Q&A with 2019 Artist-in-Residence Wendel Patrick
The Department of Fine and Performing Arts is excited to welcome award-winning musician, producer and composer Wendel Patrick as our 2019 Artist-in-Residence this January.
Patrick majored in both music and political science at Emory University and earned his M.M. in Piano Performance as a scholarship student at the Northwestern University School of Music in Evanston, Illinois. Mr. Patrick is a winner of the 2015 Baker Artist Awards’ Mary Sawyers Baker grand prize, and was a full time faculty member at Loyola University in Baltimore, Maryland from 2001 to 2013 teaching piano, introduction to music theory, music history and electronic music production. He has also taught at the Maryland Institute College of Art and currently teaches Hip Hop Music Production: History and Practice at The Peabody Music Conservatory, the first course of its kind to be taught at a major traditional music conservatory anywhere in the United States.
Wendel Patrick will be teaching MUSC 389 - Hip Hop Music Production: History and Practice in Spring 2019. The course is currently available for registration in LOCUS, with two available class sections.
Music Marketing Communications associate Kate Hahn recently spoke with Wendel regarding his time at Loyola as well as his career as a whole. Check out the Q&A below:
Tell us about what you do for a living.
I am a musician and artist. My career is constantly changing, but I am first and foremost a musician. I am a photographer, I compose music, I’m a professor of hip hop and electronic music production and I perform over a wide range of genres.
You have experience as a classical pianist, but are a sound engineer. Can you tell us about the connection between your formal studies and your work now?
I studied piano performance at Emory University and Northwestern University. It really wasn’t until after music school until I started electronic music. However, everything I do uses keyboard, so piano has always been my main instrument.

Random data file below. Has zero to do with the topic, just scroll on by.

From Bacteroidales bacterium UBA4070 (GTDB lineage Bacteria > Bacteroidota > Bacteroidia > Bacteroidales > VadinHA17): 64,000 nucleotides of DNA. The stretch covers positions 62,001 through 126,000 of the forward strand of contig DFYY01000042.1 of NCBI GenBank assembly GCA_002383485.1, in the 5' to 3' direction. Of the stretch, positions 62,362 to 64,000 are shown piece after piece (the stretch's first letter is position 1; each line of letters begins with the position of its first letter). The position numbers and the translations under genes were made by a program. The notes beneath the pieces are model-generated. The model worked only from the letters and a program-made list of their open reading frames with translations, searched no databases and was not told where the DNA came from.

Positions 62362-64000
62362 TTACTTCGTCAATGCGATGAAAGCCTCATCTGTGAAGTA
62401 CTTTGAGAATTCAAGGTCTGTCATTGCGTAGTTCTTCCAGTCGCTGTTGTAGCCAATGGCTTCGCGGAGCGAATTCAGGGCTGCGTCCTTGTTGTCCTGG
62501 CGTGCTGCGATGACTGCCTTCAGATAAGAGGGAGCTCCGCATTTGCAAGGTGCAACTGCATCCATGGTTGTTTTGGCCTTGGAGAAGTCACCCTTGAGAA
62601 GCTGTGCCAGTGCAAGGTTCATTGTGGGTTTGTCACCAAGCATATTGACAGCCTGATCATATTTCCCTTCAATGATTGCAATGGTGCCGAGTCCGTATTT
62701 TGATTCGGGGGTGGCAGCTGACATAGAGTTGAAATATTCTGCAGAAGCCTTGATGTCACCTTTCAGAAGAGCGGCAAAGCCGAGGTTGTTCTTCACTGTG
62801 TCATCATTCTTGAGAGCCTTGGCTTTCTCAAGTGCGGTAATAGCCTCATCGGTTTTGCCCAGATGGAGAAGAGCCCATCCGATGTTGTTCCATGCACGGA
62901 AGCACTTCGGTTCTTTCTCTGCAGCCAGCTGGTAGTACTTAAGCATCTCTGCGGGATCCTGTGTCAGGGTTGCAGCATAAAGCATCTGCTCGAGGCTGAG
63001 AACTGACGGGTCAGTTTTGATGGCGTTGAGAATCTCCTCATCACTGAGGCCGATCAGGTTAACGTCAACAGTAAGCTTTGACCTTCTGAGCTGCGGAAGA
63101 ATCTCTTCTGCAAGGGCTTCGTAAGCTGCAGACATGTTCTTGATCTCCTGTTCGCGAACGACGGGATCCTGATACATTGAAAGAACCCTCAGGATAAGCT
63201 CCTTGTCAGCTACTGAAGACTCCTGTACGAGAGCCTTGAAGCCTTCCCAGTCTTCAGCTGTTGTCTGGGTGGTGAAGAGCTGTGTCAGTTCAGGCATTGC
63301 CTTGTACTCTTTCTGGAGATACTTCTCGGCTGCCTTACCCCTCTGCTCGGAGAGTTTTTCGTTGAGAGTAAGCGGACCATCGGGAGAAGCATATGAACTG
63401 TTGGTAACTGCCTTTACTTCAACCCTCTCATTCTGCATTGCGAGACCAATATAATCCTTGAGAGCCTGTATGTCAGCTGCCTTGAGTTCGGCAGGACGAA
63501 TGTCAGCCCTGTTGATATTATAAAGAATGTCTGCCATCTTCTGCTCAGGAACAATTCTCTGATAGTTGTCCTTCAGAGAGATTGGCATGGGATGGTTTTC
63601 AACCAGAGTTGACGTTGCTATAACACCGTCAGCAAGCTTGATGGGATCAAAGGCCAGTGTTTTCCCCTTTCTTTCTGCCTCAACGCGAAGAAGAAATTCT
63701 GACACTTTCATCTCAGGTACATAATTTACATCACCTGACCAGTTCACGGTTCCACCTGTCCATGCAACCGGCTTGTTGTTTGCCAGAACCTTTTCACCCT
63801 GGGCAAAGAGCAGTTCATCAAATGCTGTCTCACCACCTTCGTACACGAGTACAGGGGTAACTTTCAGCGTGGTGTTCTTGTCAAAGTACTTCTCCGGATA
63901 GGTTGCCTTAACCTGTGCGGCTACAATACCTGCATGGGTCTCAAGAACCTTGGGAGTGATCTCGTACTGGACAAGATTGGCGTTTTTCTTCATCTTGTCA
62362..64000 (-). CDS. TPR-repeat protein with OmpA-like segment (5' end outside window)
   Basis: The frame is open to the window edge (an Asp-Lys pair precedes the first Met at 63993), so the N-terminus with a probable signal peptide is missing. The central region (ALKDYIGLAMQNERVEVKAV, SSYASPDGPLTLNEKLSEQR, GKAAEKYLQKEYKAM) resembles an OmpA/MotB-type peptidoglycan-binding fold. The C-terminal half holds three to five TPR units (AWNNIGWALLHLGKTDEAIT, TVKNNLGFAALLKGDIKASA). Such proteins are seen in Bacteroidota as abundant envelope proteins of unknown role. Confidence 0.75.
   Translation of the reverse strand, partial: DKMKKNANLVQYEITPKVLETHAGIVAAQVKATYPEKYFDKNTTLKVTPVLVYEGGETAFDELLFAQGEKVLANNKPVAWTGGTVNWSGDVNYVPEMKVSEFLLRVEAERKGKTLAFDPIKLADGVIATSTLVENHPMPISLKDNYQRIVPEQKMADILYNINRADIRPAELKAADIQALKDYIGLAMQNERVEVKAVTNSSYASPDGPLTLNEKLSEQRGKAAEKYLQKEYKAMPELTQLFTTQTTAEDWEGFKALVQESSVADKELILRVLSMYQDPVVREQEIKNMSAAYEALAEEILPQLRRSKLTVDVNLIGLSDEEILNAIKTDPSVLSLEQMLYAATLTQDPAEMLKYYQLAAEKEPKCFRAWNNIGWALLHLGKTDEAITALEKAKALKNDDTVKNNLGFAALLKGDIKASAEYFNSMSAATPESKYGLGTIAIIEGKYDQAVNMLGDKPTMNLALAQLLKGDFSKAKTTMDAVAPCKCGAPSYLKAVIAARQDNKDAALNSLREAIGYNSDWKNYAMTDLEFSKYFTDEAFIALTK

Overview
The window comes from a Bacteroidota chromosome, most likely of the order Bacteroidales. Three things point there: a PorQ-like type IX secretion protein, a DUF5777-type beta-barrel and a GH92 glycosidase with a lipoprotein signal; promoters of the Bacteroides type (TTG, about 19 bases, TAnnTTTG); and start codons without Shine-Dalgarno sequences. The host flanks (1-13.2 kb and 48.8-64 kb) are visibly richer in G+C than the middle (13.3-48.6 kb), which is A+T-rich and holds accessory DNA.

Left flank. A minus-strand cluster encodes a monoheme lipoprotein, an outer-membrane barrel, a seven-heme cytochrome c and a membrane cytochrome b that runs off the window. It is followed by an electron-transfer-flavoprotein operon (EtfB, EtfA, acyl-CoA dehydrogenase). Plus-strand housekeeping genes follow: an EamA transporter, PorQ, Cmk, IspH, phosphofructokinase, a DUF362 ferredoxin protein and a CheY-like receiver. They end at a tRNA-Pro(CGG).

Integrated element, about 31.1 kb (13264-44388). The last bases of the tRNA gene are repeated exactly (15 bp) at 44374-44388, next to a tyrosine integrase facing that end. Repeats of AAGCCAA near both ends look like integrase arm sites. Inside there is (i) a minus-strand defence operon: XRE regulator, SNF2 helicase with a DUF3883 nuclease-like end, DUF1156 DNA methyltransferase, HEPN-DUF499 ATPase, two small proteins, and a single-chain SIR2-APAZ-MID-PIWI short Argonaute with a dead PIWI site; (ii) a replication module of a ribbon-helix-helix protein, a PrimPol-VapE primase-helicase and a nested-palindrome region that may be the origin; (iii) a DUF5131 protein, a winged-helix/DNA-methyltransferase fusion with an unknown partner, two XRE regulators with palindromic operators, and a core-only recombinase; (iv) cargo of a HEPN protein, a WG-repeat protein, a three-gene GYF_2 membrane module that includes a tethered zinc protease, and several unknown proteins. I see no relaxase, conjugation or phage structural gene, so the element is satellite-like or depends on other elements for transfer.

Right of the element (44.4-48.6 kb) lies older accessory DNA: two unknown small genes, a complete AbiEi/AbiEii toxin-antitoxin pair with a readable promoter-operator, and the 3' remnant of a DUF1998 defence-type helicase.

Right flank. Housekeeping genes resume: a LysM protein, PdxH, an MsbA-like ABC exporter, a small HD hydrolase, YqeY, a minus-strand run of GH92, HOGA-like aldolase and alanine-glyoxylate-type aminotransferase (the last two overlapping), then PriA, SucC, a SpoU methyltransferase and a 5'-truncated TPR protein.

What do you enjoy most about being a musician?
Being able to express yourself through a medium so close to heart, and being able to do so in different ways depending on the kind of music.
You have taught at the Peabody Conservatory. What are you doing there now and what do you most enjoy teaching?
I currently teach at Peabody and Johns Hopkins. I teach Hip Hop Music Production at Peabody, which is a history course as seen through the lens of the hip hop producer.
Typically when we look at music from a historical perspective, the attention is put on vocalist, so we look historically at how hip hop has evolved.
I most enjoy the connection of knowledge and exchange of ideas between me and my students. I may plan a class, but we will have discussions I didn’t anticipate and these are the classes where the most learning happens.
You will be teaching Hip Hop Music Production: History and Practice (MUSC 389) in spring 2019 as a music elective. Can you tell us more about this class and why our students should consider taking it?
The class is a history of hip hop music course through the lens of the producer. We will analyze it from a creative standpoint, create music ourselves in the lab component. Many people don’t have an understanding of where current hip hop in pop music came from, so we will look at the techniques of past and present.
Is there anything else you will be doing here at Loyola this spring that you would like to tell us about?
I will be commissioning a piece for University Chorale, and would love to collaborate with the journalism department...I’m looking forward to a full plate during my time at Loyola.
Can you tell us about your podcast, Out of the Blocks?
The premise is to travel to a city block, meet and interview everyone living on that block. We’ve done these in Detroit, Atlanta, Saint Louis...and one in Chicago while I am there. I’d love to have an open discussion where we talk about that. I also do all the photography for this project and will have a photo exhibit in the Ralph Arnold Gallery.
For more information on Wendel Patrick, please visit www.wendelpatrick.com and stay tuned for more updates on his work at Loyola.